In this story, both sons had the same father (God).  The first son represented the despised sinners of the day – prostitutes, adulterers and thieves.  Many of these people were attracted to Jesus.  He offered them hope and redemption, and they repented.  The second son represented the religious leaders of the day.  They loved their world and power more than their faith or finding the truth.  They spoke well, but did not back up their words with actions.

This is a recurring theme with Jesus, where he says sinners will enter the kingdom of heaven before the religious hypocrites.  Imagine… a heaven full of repentful sinners.  And for all those Pharisees and others who worked so hard for their status, where did it get them in the end?

The prophet Haggai also spoke of a similar situation to the Jewish people in 520 BC.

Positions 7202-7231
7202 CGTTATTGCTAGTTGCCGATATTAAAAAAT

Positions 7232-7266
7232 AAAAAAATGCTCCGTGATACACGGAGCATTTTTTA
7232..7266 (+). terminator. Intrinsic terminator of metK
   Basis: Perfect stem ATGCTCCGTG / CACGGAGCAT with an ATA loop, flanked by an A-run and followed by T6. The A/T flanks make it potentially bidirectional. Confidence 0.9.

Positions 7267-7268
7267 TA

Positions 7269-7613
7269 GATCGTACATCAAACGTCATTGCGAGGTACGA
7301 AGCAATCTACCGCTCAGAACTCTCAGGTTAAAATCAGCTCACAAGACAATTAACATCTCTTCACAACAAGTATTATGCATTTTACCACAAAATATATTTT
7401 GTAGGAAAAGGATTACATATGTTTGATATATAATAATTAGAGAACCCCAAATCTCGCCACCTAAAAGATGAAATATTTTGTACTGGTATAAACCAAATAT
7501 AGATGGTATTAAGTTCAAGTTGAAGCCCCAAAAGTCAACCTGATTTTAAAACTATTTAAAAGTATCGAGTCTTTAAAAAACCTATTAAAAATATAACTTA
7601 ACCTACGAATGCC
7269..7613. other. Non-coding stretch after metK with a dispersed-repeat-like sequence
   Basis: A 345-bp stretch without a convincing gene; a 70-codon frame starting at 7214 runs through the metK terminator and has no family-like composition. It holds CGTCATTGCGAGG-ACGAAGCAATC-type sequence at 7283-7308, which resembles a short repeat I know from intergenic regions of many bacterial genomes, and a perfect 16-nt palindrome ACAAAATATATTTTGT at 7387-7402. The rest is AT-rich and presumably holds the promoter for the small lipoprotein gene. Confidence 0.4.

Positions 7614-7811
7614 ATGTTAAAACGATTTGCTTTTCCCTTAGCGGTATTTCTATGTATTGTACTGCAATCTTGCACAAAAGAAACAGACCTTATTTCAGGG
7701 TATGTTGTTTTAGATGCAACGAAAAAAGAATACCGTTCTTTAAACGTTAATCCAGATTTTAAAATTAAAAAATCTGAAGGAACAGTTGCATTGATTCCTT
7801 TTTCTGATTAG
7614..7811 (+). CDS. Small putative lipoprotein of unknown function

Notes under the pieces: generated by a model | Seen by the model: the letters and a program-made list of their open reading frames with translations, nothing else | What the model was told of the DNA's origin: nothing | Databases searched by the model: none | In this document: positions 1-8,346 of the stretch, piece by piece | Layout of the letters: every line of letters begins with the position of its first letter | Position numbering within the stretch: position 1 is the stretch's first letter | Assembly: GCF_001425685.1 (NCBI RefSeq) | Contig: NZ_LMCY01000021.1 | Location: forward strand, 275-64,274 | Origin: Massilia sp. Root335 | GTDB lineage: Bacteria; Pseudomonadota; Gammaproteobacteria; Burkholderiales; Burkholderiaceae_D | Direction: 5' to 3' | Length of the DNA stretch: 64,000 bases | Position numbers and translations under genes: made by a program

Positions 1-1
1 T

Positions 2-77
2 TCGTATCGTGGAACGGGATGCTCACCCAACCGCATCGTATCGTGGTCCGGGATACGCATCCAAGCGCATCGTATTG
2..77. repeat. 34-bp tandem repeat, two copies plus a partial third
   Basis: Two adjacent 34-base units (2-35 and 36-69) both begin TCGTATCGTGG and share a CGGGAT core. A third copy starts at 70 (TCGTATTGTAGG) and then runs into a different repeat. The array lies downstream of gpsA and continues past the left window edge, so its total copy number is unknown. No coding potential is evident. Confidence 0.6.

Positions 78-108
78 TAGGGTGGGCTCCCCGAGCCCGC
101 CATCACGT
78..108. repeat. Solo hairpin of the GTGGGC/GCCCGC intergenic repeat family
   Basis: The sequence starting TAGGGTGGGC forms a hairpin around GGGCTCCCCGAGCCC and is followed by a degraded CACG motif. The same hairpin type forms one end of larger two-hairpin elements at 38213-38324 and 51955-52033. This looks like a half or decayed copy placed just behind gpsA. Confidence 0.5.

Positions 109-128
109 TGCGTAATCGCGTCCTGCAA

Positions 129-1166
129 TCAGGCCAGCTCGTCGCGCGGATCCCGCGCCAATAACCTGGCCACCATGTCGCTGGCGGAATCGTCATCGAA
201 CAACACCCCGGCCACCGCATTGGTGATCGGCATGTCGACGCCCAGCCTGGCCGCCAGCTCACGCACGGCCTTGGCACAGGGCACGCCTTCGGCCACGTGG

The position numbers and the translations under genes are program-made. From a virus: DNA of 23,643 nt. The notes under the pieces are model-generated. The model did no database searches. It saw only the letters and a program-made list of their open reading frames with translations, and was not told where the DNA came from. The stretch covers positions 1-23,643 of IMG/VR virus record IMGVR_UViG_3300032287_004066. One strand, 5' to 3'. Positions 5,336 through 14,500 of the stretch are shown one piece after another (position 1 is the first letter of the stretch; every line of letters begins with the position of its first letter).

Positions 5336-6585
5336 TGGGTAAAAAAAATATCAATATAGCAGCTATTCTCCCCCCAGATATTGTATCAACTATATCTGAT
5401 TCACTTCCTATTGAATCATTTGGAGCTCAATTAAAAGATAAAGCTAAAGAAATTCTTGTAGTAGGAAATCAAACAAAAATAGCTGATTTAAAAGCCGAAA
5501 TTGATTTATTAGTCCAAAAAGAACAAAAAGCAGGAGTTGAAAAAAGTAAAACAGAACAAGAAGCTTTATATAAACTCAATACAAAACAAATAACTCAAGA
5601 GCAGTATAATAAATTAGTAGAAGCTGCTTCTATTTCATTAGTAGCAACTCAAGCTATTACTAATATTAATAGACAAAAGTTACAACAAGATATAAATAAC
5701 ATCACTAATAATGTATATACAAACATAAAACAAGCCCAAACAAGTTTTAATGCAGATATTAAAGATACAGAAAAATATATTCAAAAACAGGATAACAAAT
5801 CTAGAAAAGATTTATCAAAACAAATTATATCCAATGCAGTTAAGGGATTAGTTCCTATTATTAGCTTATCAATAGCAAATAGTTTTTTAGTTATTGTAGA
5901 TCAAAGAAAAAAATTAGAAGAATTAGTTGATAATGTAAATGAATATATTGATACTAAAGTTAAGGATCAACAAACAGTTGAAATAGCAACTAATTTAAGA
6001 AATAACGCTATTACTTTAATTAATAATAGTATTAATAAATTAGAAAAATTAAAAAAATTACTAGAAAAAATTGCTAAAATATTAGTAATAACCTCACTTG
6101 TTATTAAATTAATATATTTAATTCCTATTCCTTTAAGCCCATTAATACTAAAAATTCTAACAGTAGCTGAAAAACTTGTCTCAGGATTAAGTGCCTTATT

The Lord of Hosts says, “Consider your ways!”
You have sown much, and bring in little;
You eat, but do not have enough;
You drink, but you are not filled with drink;
You clothe yourselves, but no one is warm;
And he who earns wages, earns wages to put into a bag with holes.
Thus says the Lord of hosts: “Consider your ways!”
– from the book of Haggai, chapter 1

How often do we find ourselves in this situation today?  We are keeping up appearances and working hard, but it is toward the wrong things and it gets us nowhere.  Jesus is urging us instead to do God’s will, which is simply seeking the heart of God and His truth.  It’s as simple as that.  It is not being showy or working extra hard.  It is putting others first over our own selfish motives.  It is desiring the truth and being sincere in our heart.  These are things each of us can do every day, and in the end, we will be better off for it.

In Jesus’ Words: Anger (Matthew 21:12-13)

jesus_and_moneychangers~ Matthew 21:12-13  Cleansing the Temple ~